sources. There are several things to keep an eye out for when reconstructing a religion so that you don't fall into bad habits, or get bad information. Almost all ancient pagan religions were polytheistic. They believed in the individuality of the gods as well as believing in a multitude of gods. This is to say that with a few exceptions the gods were not treated as archetypes. If one were to say that a god was a war god this does not mean that there aren't other war gods, or that being a war god was the only defining feature of that god. If you were to say that your mail carrier were not a real person, but simply the modern representation of the concept of a messenger, then your mail carrier might get offended. Saying the same sort of thing about your nation's leader would imply that one leader is just as good as another. This may sound reasonable, but the argument is quashed the moment a truly bad leader comes into power. The maiden, mother, crone belief is another example of archetypes. Most goddesses were not able to be categorized in this fashion. Inanna, a popular goddess among neo-pagans, was taken from a Sumerian goddess of love and war. She is no maiden, being in fact a goddess of prostitutes. Though some scholars suggest that there is a chance that she may have had a child, she was never motherly, and is certainly not a mother goddess. She is also not a crone as she is described as a youthful goddess without whom sex does not happen. So what is she? She is Inanna, an important individual goddess among many individuals. In modern neo-paganism there is a movement to include some aspects of Christianity into their spiritual paths. Since many Recons come to the religion from one neo-pagan path or another, this trend has been brought into some Reconstructionist communities. If your religion didn't have angels, heaven, hell, a universal force of good and evil, a belief in sin, or an all powerful god, then don't feel the need to add these elements. Some religions will have some of these beliefs, but others will not. Respect the ancient beliefs enough not to mix and match where you don't have to. Recons, being a part of the larger pagan community, are surrounded by neo-pagan beliefs. As with Christian beliefs, you shouldn't add reincarnation, karma, and matriarchies where they aren't appropriate. If your religion had an afterlife, then with a few exceptions they wouldn't have had Reincarnation, and it certainly wouldn't have been universal. Karma is incompatible with any religion that doesn't have universal reincarnation, and the more outlandish rule of three was not found in any ancient religion. Recons tend not to mix religions even if their patron culture adopted other gods and goddesses. This is because they don't want to blur the lines of their religion any more than the erosion of centuries already has. Mixing and matching religious beliefs leads to beliefs that don't mix well with each other. It wouldn't do for example to worship an underworld goddess and also believe that you were born with bad karma from your previous life.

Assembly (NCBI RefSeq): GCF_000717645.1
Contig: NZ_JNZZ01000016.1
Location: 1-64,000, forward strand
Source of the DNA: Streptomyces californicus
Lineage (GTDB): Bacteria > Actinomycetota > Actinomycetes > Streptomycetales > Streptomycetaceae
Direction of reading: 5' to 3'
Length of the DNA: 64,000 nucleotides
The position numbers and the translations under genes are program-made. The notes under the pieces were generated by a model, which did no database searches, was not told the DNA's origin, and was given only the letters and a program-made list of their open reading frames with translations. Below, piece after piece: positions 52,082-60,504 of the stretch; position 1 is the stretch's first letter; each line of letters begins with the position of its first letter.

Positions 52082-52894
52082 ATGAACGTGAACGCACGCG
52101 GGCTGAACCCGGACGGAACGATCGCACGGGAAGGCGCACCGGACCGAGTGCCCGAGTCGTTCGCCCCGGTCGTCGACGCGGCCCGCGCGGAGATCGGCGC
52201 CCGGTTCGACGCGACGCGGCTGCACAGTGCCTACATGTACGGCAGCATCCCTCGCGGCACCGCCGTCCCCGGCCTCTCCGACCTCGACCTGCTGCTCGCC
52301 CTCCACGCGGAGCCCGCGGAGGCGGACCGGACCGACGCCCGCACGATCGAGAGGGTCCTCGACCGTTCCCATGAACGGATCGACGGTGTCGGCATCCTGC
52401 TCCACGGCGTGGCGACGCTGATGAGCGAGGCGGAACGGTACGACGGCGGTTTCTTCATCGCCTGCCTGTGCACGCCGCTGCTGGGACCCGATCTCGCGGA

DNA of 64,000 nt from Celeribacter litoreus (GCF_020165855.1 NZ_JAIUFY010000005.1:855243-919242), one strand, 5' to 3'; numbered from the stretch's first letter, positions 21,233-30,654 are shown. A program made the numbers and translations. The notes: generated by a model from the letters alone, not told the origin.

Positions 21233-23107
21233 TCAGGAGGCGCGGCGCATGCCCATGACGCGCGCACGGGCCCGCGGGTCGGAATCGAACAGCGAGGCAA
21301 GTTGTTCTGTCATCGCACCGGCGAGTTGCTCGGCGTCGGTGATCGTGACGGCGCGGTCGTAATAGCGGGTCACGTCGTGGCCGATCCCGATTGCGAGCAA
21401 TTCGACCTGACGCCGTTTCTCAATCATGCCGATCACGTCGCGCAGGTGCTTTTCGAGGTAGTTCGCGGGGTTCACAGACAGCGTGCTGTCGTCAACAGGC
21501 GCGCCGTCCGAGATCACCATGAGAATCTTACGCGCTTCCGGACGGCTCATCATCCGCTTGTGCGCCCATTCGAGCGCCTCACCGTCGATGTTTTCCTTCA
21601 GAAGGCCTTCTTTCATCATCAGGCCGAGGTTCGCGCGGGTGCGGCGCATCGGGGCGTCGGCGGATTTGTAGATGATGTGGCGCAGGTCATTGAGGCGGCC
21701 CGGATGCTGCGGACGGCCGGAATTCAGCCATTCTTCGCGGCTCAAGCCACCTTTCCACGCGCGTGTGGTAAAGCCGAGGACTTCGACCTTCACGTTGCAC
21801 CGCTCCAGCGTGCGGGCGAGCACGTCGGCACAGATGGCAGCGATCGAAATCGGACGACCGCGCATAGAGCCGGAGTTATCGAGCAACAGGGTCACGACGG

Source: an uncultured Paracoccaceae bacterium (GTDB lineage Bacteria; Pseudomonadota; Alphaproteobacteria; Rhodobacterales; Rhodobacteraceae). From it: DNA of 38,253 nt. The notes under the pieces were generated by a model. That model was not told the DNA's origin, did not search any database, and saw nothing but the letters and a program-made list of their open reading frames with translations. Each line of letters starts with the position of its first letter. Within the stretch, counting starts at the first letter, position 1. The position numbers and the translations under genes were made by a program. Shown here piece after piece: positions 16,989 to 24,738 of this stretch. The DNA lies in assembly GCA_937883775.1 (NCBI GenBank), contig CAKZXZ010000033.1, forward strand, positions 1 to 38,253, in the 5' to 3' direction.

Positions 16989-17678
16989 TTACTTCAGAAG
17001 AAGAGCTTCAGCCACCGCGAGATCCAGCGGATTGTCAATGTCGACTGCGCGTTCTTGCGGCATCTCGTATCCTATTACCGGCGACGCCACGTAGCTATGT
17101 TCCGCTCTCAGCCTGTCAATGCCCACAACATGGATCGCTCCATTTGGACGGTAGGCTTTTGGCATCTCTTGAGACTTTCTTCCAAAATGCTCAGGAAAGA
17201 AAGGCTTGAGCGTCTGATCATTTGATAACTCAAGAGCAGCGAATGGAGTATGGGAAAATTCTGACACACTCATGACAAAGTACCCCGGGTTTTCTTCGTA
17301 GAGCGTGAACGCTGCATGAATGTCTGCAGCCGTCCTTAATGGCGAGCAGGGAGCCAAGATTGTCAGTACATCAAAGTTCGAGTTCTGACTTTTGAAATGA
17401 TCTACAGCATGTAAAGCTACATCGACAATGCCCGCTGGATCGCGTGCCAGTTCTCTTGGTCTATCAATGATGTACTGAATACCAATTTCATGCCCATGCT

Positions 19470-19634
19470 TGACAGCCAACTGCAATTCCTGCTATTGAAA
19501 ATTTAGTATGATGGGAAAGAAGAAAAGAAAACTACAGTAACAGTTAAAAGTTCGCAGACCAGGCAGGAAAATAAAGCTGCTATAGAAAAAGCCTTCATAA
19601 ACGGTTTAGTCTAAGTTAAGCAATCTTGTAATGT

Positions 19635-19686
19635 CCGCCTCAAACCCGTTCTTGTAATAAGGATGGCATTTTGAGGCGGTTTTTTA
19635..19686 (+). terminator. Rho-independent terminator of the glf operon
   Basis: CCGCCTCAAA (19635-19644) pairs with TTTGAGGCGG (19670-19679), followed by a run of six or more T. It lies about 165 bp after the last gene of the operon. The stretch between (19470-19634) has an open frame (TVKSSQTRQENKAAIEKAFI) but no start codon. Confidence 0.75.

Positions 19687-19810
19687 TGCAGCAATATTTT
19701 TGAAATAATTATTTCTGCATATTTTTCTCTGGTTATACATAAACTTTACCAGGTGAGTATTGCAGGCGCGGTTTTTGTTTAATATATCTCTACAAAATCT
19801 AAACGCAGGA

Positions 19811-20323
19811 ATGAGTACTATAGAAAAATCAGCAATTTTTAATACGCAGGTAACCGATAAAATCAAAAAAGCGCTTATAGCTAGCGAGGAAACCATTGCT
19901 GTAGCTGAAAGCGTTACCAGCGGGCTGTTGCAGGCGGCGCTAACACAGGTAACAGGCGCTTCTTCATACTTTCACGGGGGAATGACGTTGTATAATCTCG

Biblical Parallels